Long-bodied Cellar Spider (Pholcus phalangioides) hanging upside down on wood in Sacramento, California, USA. – Source
  • Experience Level: Beginner
  • Family: Pholcidae
  • Scientific Name: Pholcus phalangioides
  • Other Names: Daddy Longlegs, Elongated Cellar Spider, Cellar Spider, Daddy Longlegger, Carpenter Spider, House Spider, Granddaddy Longlegs, Vibrating Spider, Skull Spider
  • Adult Size: Up to 0.4 inch
  • Lifespan: 2 years
  • Average Price Range: N/A

The long-bodied cellar spider is a brown or tan arachnid with six eyes, an elongated abdomen, and incredibly long legs. These legs often obscure its size and are the reason the species is also called a daddy longlegs spider.

The long-bodied cellar spider is common in home cellars, hence its common name. However, you’ll also find this species in corners around the house, on window sills, furniture bends, and other undisturbed spaces.

This species spins tangled webs in its habitats and hangs under them waiting for prey to wander into the tangled mass. When prey wanders into the tangle and gets stuck, this spider shakes the web vigorously to further entangle its catch.

When satisfied, the long-bodied cellar spider goes to immobilize its victim with venom. It may consume its catch immediately or stash it away to eat at a different time.

Although long-bodied cellar spiders are harmless to humans, there are many myths about them. One is that these arachnids are among the most venomous spider species in the world, only that their fangs can’t penetrate human skin.

Reports vary about whether these arachnids’ fangs can penetrate human skin deeply enough to inject venom. However, what’s certain is that their venom is not strong enough to cause any serious symptoms in humans.

4. Common House Spider

Common House Spider (Parasteatoda tepidariorum) on its web in Hong Kong somewhere.
Common House Spider (Parasteatoda tepidariorum) on its web in Hong Kong somewhere. – Source
  • Experience Level: Beginner
  • Family: Theridiidae
  • Scientific Name: Parasteatoda tepidariorum
  • Other Names: American House Spider, Common Cellar Spider
  • Adult Size: 0.15 to 0.24 inch
  • Lifespan: 1 year
  • Average Price Range: N/A

The common house spider is a cobweb spider that belongs to the same family as black widows.

But unlike widows, its body is brown, and its hairy abdomen is stippled with dark spots. It also has comb-like structures on its legs, which it uses to maintain its web.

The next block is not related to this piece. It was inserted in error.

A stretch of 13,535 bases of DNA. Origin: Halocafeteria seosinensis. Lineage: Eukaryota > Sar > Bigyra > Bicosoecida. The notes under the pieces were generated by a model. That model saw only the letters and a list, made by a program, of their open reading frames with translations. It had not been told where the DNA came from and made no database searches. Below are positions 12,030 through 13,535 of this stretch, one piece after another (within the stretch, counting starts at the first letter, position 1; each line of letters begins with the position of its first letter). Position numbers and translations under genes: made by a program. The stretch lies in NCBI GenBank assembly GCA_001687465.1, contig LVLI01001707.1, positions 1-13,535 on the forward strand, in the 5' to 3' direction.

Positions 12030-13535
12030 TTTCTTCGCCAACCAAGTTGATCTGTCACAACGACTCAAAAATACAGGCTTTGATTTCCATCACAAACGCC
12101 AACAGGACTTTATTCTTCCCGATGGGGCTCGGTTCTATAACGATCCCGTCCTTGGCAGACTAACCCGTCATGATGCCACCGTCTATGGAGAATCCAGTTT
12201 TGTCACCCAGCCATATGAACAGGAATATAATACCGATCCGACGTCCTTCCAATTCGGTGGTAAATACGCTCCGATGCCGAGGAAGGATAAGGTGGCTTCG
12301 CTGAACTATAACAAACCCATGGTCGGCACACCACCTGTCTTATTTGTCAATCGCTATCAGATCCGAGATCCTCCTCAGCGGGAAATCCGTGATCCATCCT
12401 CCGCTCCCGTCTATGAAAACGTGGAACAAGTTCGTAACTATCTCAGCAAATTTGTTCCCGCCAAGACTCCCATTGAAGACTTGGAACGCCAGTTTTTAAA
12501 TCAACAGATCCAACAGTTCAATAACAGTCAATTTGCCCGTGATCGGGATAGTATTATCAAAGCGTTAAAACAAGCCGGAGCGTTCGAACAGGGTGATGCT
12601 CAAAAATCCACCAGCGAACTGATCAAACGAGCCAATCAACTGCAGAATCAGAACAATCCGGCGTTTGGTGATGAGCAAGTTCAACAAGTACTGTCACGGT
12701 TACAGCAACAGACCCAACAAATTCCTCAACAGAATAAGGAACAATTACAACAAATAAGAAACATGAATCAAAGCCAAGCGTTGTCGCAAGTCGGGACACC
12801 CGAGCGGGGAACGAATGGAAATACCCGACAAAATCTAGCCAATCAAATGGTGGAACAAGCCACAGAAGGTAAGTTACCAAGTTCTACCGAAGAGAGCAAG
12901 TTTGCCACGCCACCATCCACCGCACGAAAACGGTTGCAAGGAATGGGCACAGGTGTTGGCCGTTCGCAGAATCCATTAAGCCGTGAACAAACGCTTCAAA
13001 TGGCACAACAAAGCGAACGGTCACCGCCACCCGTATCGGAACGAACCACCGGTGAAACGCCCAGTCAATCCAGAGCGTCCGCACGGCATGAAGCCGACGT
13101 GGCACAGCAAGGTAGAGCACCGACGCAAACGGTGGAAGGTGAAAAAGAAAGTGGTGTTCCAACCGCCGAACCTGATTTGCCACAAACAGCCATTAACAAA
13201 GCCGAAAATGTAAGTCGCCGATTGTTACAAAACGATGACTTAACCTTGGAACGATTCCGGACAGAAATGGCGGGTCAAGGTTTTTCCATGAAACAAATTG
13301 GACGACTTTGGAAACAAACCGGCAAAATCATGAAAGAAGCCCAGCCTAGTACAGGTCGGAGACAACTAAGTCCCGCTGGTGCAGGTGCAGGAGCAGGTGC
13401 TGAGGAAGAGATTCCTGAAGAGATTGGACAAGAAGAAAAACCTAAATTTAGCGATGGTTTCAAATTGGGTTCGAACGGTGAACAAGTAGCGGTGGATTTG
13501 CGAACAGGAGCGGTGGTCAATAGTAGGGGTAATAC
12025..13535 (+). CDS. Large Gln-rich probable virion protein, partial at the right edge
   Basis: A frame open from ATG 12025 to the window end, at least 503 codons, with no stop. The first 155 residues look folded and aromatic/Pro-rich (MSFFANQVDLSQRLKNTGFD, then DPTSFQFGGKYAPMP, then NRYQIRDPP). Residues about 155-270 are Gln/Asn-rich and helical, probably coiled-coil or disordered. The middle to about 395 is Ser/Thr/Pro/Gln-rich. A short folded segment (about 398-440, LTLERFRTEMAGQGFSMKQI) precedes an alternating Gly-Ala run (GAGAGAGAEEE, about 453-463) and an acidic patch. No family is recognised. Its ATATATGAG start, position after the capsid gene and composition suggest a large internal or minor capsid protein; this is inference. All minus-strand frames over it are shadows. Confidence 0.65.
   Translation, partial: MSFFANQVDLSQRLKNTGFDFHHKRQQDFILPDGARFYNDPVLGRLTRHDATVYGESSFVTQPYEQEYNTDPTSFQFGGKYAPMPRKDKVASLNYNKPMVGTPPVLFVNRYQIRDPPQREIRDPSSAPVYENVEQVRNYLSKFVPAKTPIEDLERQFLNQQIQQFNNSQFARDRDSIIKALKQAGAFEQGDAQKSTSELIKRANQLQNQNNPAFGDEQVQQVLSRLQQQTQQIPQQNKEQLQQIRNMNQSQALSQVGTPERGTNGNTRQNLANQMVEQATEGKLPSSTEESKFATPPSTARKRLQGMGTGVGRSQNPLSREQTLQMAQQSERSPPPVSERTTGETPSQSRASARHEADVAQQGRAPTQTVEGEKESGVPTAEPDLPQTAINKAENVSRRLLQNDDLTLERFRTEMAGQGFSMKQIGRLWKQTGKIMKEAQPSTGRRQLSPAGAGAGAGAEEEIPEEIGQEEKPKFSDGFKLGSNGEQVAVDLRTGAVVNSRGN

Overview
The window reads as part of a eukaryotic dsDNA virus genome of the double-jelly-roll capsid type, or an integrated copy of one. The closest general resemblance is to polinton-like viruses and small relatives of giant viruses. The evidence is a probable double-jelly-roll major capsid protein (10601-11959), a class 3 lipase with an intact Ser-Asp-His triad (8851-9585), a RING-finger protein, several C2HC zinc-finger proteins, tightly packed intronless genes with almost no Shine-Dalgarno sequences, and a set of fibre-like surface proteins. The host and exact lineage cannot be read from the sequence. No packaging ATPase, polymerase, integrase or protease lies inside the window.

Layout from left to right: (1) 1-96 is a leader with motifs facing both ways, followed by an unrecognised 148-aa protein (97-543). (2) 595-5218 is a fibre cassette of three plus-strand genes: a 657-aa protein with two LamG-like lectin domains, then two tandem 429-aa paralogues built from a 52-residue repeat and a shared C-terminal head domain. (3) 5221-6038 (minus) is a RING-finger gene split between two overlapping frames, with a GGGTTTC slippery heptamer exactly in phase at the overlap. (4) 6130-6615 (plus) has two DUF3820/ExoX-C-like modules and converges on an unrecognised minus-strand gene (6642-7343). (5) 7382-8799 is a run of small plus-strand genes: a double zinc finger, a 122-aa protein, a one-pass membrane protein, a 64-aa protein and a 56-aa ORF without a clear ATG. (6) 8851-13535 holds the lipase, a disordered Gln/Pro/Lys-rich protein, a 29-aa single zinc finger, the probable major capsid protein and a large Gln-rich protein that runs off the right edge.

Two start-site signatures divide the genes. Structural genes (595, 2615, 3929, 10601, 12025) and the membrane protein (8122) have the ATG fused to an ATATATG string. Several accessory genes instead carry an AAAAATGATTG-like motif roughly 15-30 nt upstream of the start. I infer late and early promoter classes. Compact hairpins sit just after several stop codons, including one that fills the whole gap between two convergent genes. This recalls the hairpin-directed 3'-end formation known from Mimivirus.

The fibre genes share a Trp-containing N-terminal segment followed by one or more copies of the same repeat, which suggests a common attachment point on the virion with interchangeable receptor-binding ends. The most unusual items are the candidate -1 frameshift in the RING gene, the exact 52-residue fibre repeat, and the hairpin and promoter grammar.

You’ll typically find this arachnid in and around houses, which is why it’s called a house spider. It’s common in cellars, ceiling corners, garages, hallway arches, and other undisturbed locations.

It spins messy but sticky cobwebs to catch insects and other small arthropods, including other cobweb spiders. When prey gets stuck in its cobweb, this critter immobilizes its catch with venom before consuming it.

Although this spider is related to the black widows, its venom does not trigger medically significant symptoms in humans. The spider rarely bites people.

But even if one bites you, the most adverse symptoms you’re likely to experience are mild pain and redness.

5. Daring Jumping Spider

Bold Jumping Spider (Phidippus audax) on rocky ground in Boulder, Colorado, USA
Bold Jumping Spider (Phidippus audax) on rocky ground in Boulder, Colorado, USA. – Source
  • Experience Level: Beginner
  • Family: Salticidae
  • Scientific Name: Phidippus audax
  • Other Names: Bold Jumping Spider, Bold Jumper, Three-spotted Jumping Spider, White-spotted Jumper, White-spotted Jumping Spider
  • Adult Size: 0.25 to 0.75 inch
  • Lifespan: 1 year
  • Average Price Range: N/A

The daring jumping spider is a fascinating arachnid with a black hairy body and three red or orange spots on the second half of its abdomen. Its legs have flecks of white hair at their joints, and its fangs are metallic green.

This species is called a jumping spider because it’s capable of jumping several times its height. Although this species’ legs are short relative to other spiders, its jumps are impressive.

The daring in its name comes from its penchant for making risky high jumps, sometimes up to 50 times its height going by some estimates. It spins a line of silk known as a safety or dragline to steady itself in the air and reduce the risk of injury when jumps fail.

You’ll find the daring jumping spider in various habitats, from residential areas to woodlands. This arachnid doesn’t spin typical webs, preferring to build small silk nests to rest in when inactive.

Like other spiders in Alaska, this species feeds on insects and other small arthropods. It catches its victims by chasing and pouncing on them. It has excellent eyesight, which helps it locate its victims before attacking.

The daring jumping spider is not aggressive toward humans, so it won’t bite you unless you threaten it. But even then, its venom is too weak to cause any medically significant symptoms.